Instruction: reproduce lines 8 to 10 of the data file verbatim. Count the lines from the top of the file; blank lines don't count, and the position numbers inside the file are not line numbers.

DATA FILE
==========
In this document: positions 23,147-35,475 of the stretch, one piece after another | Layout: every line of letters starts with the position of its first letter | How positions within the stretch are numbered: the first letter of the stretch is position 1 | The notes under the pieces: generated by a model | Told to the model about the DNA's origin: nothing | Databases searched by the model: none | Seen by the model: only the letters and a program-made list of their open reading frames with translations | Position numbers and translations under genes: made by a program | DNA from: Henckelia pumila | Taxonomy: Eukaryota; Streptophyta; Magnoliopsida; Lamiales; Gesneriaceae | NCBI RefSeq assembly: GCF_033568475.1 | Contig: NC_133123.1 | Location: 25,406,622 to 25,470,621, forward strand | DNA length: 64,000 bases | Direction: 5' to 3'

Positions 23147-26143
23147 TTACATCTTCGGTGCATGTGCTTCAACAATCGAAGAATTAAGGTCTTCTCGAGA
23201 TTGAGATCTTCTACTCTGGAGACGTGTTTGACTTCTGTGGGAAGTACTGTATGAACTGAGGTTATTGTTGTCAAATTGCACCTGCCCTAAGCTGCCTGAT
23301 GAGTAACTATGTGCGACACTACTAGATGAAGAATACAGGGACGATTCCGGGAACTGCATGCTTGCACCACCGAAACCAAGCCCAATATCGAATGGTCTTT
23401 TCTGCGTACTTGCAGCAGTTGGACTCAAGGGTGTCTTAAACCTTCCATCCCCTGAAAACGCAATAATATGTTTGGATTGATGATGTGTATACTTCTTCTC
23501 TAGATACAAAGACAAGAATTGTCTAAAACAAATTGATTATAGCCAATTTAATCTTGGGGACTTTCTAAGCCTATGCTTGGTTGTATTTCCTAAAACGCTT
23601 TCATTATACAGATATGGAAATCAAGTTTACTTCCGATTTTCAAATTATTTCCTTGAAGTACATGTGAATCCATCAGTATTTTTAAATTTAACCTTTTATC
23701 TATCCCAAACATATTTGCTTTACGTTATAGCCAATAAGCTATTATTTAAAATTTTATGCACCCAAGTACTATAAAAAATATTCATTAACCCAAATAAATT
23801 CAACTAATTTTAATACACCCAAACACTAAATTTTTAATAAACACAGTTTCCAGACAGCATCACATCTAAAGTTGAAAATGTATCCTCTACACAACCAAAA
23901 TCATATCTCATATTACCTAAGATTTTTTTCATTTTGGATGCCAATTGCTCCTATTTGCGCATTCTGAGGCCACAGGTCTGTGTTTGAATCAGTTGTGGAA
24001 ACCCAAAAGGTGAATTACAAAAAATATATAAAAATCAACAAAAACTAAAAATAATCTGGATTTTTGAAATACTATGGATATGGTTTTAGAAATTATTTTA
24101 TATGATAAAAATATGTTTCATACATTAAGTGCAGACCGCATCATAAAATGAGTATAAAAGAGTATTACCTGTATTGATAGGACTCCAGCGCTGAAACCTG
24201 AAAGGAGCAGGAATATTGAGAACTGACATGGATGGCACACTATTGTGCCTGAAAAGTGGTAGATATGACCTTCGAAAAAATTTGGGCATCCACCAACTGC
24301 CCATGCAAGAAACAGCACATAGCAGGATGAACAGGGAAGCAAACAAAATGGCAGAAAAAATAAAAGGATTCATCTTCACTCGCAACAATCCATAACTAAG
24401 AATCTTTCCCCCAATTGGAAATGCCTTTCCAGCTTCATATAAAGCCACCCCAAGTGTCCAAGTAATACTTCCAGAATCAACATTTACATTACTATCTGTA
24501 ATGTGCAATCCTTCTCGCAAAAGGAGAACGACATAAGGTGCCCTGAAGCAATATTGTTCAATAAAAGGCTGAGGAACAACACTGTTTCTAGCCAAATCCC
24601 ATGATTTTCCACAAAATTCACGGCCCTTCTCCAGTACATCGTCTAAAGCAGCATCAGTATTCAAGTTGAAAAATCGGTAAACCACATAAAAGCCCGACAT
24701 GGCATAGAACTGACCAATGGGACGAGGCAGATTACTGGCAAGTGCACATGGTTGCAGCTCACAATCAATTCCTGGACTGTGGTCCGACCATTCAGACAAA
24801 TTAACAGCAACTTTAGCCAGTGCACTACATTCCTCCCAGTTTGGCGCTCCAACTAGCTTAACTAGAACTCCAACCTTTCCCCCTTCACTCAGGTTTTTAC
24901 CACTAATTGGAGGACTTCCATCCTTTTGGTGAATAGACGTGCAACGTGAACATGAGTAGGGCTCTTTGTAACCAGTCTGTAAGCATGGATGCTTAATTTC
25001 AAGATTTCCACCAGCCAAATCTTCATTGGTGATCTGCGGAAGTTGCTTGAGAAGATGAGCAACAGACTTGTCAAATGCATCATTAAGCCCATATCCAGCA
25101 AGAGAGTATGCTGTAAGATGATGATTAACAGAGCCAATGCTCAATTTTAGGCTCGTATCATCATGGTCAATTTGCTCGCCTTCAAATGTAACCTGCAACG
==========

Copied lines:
23601 TCATTATACAGATATGGAAATCAAGTTTACTTCCGATTTTCAAATTATTTCCTTGAAGTACATGTGAATCCATCAGTATTTTTAAATTTAACCTTTTATC
23701 TATCCCAAACATATTTGCTTTACGTTATAGCCAATAAGCTATTATTTAAAATTTTATGCACCCAAGTACTATAAAAAATATTCATTAACCCAAATAAATT
23801 CAACTAATTTTAATACACCCAAACACTAAATTTTTAATAAACACAGTTTCCAGACAGCATCACATCTAAAGTTGAAAATGTATCCTCTACACAACCAAAA